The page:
A reliability-based methodology which uses structural demand hazard curves to consider the increment of the ductility demands of structures with tilting is proposed. The approach considers the effect of two orthogonal components of the ground motions as well as the influence of soil-structure interaction. The approach involves the calculation of ductility demand hazard curves for symmetric systems and, alternatively, for systems with different degrees of asymmetry. To get this objective, demand hazard curves corresponding to different global ductility demands of the systems are calculated. Next, Uniform Exceedance Rate Spectra (UERS) are developed for a specific mean annual rate of exceedance value. Ratios between UERS corresponding to asymmetric and to symmetric systems located in soft soil of the valley of Mexico are obtained. Results indicate that the ductility demands corresponding to tilted structures may be several times higher than those corresponding to symmetric structures, depending on several factors such as tilting angle and vibration period of structure and soil.
Steel tubular towers serving as support structures for large wind turbines are subjected to several hundred million stress cycles caused by the turbulent nature of the wind. This causes highcycle fatigue, which could govern the design of the tower. Maintaining the support structure after the wind turbines reach its typical 20-year design life has become a common practice; however, quantifying the changes in the reliability on the tower is not usual. In this paper the effect of fatigue damage in the wind turbine structure is studied whit the use of fracture mechanics, and a method to estimate the reliability over time of the structure is proposed. A representative wind turbine located in Oaxaca, Mexico is then studied. It is found that the system reliability is significantly affected by the accumulation of fatigue damage.
reliability-based methodology for the assessment and evaluation of reinforced concrete (R/C) structural elements of concrete structures is presented herein. The results of the reliability analysis and assessment for R/C structural elements were verified by the results obtained through deterministic methods. The outcomes of the reliability-based analysis were compared against currently adopted safety limits that are incorporated in the reliability indices β’s, according to international standards and codes. The methodology is based on probabilistic analysis using reliability concepts and statistics of the main random variables that are relevant to the subject matter, and for which they are to be used in the performance-function equation(s) associated with the structural elements under study. These methodology techniques can result in reliability index β, which is commonly known as the reliability index or reliability measure value that can be utilized to assess and evaluate the safety, human risk, and functionality of the structural component. Also, these methods can result in revised partial safety factor values for certain target reliability indices that can be used for the purpose of redesigning the R/C elements of the building and in which they could assist in considering some other remedial actions to improve the safety and functionality of the member.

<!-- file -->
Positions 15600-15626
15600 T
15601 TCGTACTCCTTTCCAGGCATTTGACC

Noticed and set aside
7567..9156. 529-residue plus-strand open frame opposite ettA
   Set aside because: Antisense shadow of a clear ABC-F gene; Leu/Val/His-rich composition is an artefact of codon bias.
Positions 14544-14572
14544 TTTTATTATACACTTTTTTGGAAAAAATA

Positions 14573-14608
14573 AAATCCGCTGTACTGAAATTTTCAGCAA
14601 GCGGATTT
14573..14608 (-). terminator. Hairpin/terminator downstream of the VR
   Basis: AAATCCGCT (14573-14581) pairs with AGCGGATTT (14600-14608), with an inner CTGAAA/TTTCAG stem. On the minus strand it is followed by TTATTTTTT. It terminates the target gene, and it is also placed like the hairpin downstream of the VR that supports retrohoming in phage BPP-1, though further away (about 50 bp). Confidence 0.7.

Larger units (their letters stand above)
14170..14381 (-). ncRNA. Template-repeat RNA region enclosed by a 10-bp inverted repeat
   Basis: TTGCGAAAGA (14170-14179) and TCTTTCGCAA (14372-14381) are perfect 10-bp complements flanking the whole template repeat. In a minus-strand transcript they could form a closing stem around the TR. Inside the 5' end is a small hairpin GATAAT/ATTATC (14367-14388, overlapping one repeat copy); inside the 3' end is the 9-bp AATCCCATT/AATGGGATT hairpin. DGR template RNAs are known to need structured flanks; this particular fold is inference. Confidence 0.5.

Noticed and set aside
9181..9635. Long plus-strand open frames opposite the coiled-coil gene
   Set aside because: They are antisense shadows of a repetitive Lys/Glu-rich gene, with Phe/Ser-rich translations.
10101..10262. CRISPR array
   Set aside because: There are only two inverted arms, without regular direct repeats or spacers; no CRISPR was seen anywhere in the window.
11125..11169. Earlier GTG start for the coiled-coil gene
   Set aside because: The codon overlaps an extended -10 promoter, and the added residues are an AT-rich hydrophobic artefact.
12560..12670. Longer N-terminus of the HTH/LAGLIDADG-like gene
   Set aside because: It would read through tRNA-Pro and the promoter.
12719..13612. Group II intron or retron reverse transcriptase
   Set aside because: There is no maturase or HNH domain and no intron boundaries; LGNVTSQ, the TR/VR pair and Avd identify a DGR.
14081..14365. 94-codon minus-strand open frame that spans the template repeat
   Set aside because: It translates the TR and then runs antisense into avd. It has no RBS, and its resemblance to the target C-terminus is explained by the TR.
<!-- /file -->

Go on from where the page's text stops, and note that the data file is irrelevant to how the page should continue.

The strength of reinforced concrete depends on the member dimensions and material properties. The properties of concrete and steel materials are not constant but random variables. The variability of concrete strength is due to batching errors, variations in mixing, cement quality uncertainties, differences in the degree of compaction and disparity in curing. Similarly, the variability of steel strength is attributed to the manufacturing process, rolling conditions, characteristics of base material, uncertainties in chemical composition, and the microstructure-property relationships. To account for such uncertainties, codes of practice for reinforced concrete design impose resistance factors to ensure structural reliability over the useful life of the structure. In this investigation, the effects of reductions in concrete and reinforcing steel strengths from the nominal values, beyond those accounted for in the structural design codes, on the structural reliability are assessed. The considered limit states are flexure, shear and axial compression based on the ACI 318-11 structural concrete building code. Structural safety is measured in terms of a reliability index. Probabilistic resistance and load models are compiled from the available literature. The study showed that there is a wide variation in the reliability index for reinforced concrete members designed for flexure, shear or axial compression, especially when the live-to-dead load ratio is low. Furthermore, variations in concrete strength have minor effect on the reliability of beams in flexure, moderate effect on the reliability of beams in shear, and sever effect on the reliability of columns in axial compression. On the other hand, changes in steel yield strength have great effect on the reliability of beams in flexure, moderate effect on the reliability of beams in shear, and mild effect on the reliability of columns in axial compression. Based on the outcome, it can be concluded that the reliability of beams is sensitive to changes in the yield strength of the steel reinforcement, whereas the reliability of columns is sensitive to variations in the concrete strength. Since the embedded target reliability in structural design codes results in lower structural safety in beams than in columns, large reductions in material strengths compromise the structural safety of beams much more than they affect columns.